Most people will snore at some point in their lives. A common cold or allergies may interfere with the nasal passage. Even too many drinks too close to bedtime can relax the tongue, palate, and throat muscles and make us unconsciously force air past those soft tissues, causing vibrations that result in a snore.
The fall season is here and what better time to snuggle up on the couch with a warm blanket and warm cider while enjoying the changing leaves outside? The chillier weather can also bring about a sleep-altering season. Read on to discover ways to sleep better during the fall months.
Most people who experience poor sleep report that it affects their mood, but does it also affect mental health? Answer: Yes, it does. Sleep is closely connected to our mental and emotional health and has been linked to mental conditions including anxiety, bipolar disorder, and depression.
Studies show that those who experience poor sleep are less active than those who have healthy sleep cycles. People with certain sleep disorders are typically not as likely to exercise. Adults with insomnia tend to be less active than those without insomnia.
Salt in excess can increase your blood pressure and, even worse, put you at risk for heart disease. If that alone does not make you aware, new studies show a direct link between higher daily salt intake and the quantity of sleep you achieve each night.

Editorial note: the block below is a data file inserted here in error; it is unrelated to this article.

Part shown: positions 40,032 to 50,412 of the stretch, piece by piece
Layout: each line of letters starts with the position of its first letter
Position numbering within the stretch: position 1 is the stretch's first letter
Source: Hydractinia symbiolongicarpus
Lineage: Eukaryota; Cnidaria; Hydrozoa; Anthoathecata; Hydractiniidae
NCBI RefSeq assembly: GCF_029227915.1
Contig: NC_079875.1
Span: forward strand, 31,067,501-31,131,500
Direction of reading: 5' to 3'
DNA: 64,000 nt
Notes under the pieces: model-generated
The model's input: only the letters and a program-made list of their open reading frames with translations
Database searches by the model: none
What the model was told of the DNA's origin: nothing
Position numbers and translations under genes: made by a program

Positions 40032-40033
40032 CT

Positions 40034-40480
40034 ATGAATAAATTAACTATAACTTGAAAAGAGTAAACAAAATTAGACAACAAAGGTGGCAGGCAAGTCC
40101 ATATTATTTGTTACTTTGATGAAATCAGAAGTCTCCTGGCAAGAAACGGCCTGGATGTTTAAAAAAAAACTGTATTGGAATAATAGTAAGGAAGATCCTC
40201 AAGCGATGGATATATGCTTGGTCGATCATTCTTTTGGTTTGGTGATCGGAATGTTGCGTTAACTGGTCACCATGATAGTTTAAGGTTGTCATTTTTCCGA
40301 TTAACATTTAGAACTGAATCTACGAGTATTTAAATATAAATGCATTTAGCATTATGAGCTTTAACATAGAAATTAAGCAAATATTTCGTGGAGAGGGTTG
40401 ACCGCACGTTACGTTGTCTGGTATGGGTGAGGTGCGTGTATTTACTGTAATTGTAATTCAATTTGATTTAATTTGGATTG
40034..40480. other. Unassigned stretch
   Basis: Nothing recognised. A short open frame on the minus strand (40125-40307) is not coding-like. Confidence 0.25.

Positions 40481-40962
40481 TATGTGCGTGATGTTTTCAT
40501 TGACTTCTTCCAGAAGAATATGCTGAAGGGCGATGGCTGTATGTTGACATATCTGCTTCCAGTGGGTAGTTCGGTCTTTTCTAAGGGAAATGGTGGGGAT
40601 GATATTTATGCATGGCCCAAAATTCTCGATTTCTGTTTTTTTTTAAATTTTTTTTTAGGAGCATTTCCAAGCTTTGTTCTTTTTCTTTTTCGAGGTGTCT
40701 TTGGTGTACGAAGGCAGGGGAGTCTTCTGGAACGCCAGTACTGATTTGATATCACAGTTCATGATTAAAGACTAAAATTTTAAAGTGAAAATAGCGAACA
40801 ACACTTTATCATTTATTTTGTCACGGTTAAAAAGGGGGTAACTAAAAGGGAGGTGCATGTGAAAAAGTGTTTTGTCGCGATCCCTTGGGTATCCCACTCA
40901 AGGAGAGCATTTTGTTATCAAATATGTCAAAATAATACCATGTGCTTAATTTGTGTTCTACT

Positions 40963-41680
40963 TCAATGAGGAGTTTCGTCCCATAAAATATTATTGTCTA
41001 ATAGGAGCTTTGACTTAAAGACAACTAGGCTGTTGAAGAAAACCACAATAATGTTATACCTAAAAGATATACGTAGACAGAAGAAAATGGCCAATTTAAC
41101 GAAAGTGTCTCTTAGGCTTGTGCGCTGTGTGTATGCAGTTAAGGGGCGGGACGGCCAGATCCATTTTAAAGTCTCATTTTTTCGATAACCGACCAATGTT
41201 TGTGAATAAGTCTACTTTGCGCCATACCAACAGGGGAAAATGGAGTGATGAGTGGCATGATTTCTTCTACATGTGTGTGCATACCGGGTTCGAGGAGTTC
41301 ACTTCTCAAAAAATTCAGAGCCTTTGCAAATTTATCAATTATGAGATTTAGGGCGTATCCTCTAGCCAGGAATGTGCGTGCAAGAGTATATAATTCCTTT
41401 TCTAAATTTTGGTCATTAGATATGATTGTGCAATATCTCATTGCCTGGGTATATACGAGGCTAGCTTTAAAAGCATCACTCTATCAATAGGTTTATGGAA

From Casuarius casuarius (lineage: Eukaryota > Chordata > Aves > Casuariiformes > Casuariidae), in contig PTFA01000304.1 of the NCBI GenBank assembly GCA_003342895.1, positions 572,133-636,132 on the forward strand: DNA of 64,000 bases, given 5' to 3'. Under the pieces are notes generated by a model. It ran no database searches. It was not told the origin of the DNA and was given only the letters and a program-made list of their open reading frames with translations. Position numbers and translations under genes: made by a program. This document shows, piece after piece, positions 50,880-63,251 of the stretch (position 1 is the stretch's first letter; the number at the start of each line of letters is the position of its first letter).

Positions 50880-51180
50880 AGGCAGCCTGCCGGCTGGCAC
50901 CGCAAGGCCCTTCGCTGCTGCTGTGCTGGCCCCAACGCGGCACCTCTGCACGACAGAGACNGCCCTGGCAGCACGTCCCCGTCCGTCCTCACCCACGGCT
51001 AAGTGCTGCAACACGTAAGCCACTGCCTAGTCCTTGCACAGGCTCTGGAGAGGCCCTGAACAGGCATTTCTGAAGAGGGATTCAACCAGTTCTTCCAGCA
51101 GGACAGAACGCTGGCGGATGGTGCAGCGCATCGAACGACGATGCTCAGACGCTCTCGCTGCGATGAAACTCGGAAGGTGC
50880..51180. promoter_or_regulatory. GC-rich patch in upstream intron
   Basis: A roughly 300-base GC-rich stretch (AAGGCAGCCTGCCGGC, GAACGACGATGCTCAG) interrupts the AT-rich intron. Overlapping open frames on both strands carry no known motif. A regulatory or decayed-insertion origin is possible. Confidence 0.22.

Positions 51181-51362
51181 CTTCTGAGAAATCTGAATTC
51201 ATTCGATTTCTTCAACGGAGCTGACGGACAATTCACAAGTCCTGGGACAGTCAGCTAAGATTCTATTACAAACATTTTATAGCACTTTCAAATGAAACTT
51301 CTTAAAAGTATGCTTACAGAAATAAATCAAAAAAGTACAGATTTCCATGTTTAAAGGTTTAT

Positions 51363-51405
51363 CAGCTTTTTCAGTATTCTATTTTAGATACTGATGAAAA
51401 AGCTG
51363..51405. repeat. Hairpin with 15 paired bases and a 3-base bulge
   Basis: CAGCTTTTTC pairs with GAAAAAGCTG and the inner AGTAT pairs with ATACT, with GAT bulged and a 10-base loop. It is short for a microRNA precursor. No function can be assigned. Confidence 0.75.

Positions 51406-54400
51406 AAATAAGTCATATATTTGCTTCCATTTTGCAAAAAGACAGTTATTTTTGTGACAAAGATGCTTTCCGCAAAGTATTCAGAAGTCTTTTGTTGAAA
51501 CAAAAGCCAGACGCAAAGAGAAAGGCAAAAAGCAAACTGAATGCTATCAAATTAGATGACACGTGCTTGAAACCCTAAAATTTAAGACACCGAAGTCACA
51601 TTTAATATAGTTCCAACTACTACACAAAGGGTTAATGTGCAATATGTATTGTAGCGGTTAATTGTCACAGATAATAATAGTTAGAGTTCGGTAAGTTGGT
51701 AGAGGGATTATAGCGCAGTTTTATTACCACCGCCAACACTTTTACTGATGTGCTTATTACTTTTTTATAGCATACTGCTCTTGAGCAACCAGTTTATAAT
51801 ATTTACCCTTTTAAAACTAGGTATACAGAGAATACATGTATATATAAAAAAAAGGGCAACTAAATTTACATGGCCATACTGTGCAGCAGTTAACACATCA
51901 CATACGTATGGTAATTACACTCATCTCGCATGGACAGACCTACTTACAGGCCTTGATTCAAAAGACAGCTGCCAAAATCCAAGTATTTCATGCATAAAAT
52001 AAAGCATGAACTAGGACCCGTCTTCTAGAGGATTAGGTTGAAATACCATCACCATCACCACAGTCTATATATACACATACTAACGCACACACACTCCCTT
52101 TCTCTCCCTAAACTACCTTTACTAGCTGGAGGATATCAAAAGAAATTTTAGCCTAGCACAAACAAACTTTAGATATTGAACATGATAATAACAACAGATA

The ongoing COVID-19 pandemic has altered every aspect of American life, including health, employment, and education. The American Psychological Association warns that the negative mental health effects of the coronavirus will be serious and long-lasting.
It's that time of year: Daylight Savings Time is here, and it’s time for us all to spring forward. For many, Monday is a day when they feel exhausted. In fact, the average person sleeps 40 minutes less the night following Daylight Savings Time than on a typical night.